US search engine giant Google is planning to introduce Android-based television software in May which will enable the users to access television through internet.
The new software, designed to open set-top boxes, TVs and other devices to more content from the internet, is attracting interest from partners that include Sony Corp., Intel Corp. and Logitech International SA, which are expected to offer products that support the software, according to people familiar with the matter.
However, none has so far discussed the efforts publicly, The Wall Street Journal reported.
Google, of Mountain View, California, is currently planning on sharing some details about the technology with more than 3,000 developers expected to attend its conference in San Francisco May 19 and 20.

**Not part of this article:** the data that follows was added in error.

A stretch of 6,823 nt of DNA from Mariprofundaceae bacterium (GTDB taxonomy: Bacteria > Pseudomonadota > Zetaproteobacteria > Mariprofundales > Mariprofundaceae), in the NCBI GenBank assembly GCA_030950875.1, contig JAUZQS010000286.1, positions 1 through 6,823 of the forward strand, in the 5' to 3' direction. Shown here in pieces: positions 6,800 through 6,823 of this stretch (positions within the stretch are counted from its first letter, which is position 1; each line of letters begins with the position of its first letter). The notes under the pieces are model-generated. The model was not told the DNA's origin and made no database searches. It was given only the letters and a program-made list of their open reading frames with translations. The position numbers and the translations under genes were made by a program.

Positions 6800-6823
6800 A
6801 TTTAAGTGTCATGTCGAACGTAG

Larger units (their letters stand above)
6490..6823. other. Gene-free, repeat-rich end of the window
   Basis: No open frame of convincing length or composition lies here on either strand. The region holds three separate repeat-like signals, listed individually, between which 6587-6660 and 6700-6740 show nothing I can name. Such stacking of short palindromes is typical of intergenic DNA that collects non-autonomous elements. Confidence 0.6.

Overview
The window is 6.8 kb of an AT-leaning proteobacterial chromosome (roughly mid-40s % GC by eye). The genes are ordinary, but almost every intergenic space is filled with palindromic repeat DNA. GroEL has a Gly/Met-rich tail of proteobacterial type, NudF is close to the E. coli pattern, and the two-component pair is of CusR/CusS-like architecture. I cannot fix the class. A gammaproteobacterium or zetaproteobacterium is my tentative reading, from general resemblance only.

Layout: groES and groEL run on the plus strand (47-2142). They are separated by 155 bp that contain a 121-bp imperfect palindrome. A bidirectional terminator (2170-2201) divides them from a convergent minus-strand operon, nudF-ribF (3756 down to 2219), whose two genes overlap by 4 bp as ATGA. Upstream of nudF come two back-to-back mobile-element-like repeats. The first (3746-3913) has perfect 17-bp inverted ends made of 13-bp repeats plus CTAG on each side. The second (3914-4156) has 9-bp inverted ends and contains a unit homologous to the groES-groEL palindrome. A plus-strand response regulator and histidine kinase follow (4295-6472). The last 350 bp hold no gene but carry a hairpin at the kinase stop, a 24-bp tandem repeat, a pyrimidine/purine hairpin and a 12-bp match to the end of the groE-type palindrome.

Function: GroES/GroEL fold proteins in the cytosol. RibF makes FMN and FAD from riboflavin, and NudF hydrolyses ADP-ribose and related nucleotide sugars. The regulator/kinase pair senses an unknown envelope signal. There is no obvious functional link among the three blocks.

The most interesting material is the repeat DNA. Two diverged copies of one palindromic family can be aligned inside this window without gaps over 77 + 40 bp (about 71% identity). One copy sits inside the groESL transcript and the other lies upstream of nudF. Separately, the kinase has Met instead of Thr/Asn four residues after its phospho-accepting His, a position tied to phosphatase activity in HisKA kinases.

One person familiar with the matter cautioned that the company could also decide to delay discussing it until the technology is more mature. Google uses the annual conference to showcase a range of technologies of interest to developers.
The decision to address developers suggests that the internet giant may be hoping to kick-start a race to build applications for its TV platform, much in the same way that Google, Apple Inc. and others have courted developers for smartphones.
The app-store approach has already begun to gain traction among some players in the TV market, too, aided by the advent of TVs, Blu-ray players and other hardware with internet connections.
The service, which uses the new Google technology, allows users to access and search across programming from the internet as well as Dish's conventional programming. The test, which began last year, is still limited to a very small number of the company's employees and their families.